The opposition Israeli leader Binyamin Netanyahu has given voice to this logic in his euphemistic reference to "removing" Hamas. This is followed through would entail a more extended, direct reoccupation of Gaza - one that Israel's government, with an eye to both domestic and American political timetables, will be reluctant soon to pursue. But it may have made a start.

The civilian issue

Among openDemocracy's articles on the Gaza conflict of 2008-09:

Paul Rogers, "Gaza: hope after attack" (1 January 2009)

Avi Shlaim, "Israel and Gaza: rhetoric and reality" (7 January 2009)

Paul Rogers, "Gaza: the Israel-United States connection" (7 January 2009)

Tarek Osman, "Egypt's dilemma: Gaza and beyond" (12 January 2009)

Mary Robinson, "A crisis of dignity in Gaza" (13 January 2009)

Paul Rogers, "Gaza: the wider war" (13 January 2009)

Menachem Kellner, "Israel's Gaza war: five asymmetries" (14 January 2009)

Khaled Hroub, "Hamas after the Gaza war" (15 January 2009)

Paul Rogers, "After Gaza: Israel's last chance" (17 January 2009)The questions raised by the relationship between Israel's military campaign and the civilian population raise disturbing echoes. Israel claims to be doing its utmost to avoid civilian harm; but by its air, sea and ground assault on Gaza - one of the most densely populated places on earth - it knew that (as in its assault on Lebanon in July-August 2006) it would cause substantial civilian casualties.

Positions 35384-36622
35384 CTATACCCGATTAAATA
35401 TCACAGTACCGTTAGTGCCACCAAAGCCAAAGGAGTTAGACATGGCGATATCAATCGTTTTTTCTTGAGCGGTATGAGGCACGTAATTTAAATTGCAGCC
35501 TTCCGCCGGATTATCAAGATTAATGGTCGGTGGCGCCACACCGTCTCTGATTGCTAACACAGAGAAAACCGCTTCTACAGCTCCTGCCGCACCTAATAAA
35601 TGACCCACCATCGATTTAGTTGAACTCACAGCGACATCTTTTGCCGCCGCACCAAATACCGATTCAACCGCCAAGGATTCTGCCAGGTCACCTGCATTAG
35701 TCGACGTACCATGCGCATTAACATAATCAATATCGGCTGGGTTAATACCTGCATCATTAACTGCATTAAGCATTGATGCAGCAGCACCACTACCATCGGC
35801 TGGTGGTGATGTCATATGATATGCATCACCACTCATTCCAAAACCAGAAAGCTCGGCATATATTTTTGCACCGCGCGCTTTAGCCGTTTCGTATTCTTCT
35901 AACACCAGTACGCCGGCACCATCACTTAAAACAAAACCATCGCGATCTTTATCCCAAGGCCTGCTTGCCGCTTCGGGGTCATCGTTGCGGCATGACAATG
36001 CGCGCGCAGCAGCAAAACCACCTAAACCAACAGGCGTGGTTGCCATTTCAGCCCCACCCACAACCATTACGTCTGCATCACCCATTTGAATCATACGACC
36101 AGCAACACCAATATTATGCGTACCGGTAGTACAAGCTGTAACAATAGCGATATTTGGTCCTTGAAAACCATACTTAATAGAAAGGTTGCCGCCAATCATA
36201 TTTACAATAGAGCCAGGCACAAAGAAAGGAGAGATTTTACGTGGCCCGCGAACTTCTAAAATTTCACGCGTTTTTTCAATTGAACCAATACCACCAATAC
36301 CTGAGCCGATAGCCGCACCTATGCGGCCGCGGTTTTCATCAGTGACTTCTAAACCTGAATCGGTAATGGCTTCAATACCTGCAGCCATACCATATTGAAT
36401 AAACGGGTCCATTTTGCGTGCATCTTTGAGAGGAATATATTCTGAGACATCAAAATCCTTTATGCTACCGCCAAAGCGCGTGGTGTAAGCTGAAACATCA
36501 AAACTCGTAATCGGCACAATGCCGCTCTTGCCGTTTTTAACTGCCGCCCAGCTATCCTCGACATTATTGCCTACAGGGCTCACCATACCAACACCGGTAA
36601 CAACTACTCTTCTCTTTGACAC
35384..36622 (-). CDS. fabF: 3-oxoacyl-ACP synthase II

The fact that Hamas militants live within packed urban populations means that it was not possible to attack Hamas without also causing massive civilian harm: and so it has proved. Yet several incidents of civilian deaths suggest that in these circumstances, care for civilians has been minimal: both the International Committee of the Red Cross (ICRC) and United Nations agencies have called for investigation with a view to charges of war crimes.

The question such incidents raise is how to evaluate the huge civilian harm in Gaza. Is this just (another nasty euphemism) "collateral damage"? Does it involve the kind of hypocritical concern for civilians practiced by the United States, Britain and other western countries, which exposes civilians to harm so as to enable the military to "fight" without serious risk to itself (what I have called "risk-transfer" war)? Or is it something worse?